The Museu Carmen Thyssen Andorra proposes this week a new guided tour of a particular work from the exhibition “INFLUENCERS in art. From Van Goyen to Pop Art”, which you can listen to from home.
Today we invite you to discover “Still-Life with Candelabrum and Box” 1926 by the artist Arthur Segal. An Art Work that is part of the Carmen Thyssen-Bornemisza collection.
With a Romanian origin, Arthur Segal emancipated himself from his family in 1892, to move to Berlin, where he studied at the academy with Eugen Bracht. Attracted by impressionist painting, he went to study in Paris, at the Académie Julian, and then in Munich where he began his career as a painter. The formulas of representation of the Italian divisionism will also mark the painting style of the young Segal and from 1908 he will incorporate a new palette and brushstroke, which testify to the transition of his painting towards the expressionist language.
In Berlin he will exhibit his works with Die Brucke and Der Blaue Reiter, two leading German groups in the expressionist movements and in 1910 he co-founded the Neue Sezession, a group of artists rejected by the Berliner Sezession.
His works will also be influenced by Dadaism, until, around 1916,when he found his own modern style. In addition to painting, Segal also produced woodcuts from 1910 on anti-war themes, authored many books, articles, and often lectured.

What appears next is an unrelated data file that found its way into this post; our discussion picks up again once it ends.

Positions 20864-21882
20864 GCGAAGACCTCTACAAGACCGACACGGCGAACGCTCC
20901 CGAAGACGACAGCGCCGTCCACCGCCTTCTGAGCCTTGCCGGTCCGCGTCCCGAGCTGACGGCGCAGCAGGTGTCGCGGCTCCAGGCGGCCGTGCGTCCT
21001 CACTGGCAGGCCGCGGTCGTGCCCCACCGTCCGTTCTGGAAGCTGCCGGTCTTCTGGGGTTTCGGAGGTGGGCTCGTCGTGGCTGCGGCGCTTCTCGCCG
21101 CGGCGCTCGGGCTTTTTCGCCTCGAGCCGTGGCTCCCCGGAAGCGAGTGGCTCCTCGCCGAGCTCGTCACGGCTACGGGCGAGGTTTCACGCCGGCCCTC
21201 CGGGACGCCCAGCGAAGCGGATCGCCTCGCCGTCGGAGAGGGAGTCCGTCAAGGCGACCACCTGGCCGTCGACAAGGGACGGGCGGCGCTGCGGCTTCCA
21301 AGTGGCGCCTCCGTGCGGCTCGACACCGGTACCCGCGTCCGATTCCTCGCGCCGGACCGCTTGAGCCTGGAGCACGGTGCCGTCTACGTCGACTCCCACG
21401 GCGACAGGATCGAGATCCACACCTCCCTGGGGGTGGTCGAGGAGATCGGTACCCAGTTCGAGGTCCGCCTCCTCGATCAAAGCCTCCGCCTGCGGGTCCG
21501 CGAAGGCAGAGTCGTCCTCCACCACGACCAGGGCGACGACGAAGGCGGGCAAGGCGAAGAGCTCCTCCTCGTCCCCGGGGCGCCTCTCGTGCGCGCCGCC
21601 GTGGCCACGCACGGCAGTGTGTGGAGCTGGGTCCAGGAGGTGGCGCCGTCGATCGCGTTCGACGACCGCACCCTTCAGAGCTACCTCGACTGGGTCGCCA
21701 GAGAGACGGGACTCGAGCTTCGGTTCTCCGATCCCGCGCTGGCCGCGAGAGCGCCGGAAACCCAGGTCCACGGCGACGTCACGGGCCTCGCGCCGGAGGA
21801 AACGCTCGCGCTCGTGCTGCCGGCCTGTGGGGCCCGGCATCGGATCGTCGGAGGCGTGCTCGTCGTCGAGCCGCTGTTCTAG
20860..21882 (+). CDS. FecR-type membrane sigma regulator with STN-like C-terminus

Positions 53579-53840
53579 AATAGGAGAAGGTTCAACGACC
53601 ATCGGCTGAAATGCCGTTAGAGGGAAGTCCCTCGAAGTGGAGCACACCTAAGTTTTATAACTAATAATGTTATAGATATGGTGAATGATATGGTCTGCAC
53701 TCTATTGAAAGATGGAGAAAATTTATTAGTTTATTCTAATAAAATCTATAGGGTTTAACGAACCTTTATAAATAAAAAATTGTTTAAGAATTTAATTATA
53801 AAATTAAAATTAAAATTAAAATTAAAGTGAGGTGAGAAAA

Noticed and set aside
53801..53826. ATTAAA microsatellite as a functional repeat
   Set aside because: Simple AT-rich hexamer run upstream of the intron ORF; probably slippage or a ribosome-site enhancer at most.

During the war, Switzerland became a haven for many artists such as Segal, and while he was between 1914 and 1920, he exhibited part of his work at the famous Zurich Cabaret Voltaire. In Ascona, he became acquainted with other modern artists such as Hans Arp, Hugo Ball and Tristan Tzara and thanks to these connections, he participated in many DADA events.
Prismatic painting will be the signature mark of Segal’s artistic production in the interwar period, in which he gained maximum recognition. It was then that Segal developed his theory of the “equality of values” of composition, which signals an extraordinary change in his work.
In 1920, he returned to Berlin, where he founded his own art school, although soon after, due to his Jewish origin and the Nazi persecution forced him to march in Mallorca and later in London, where he died of a heart attack during a 1944 German bombardment.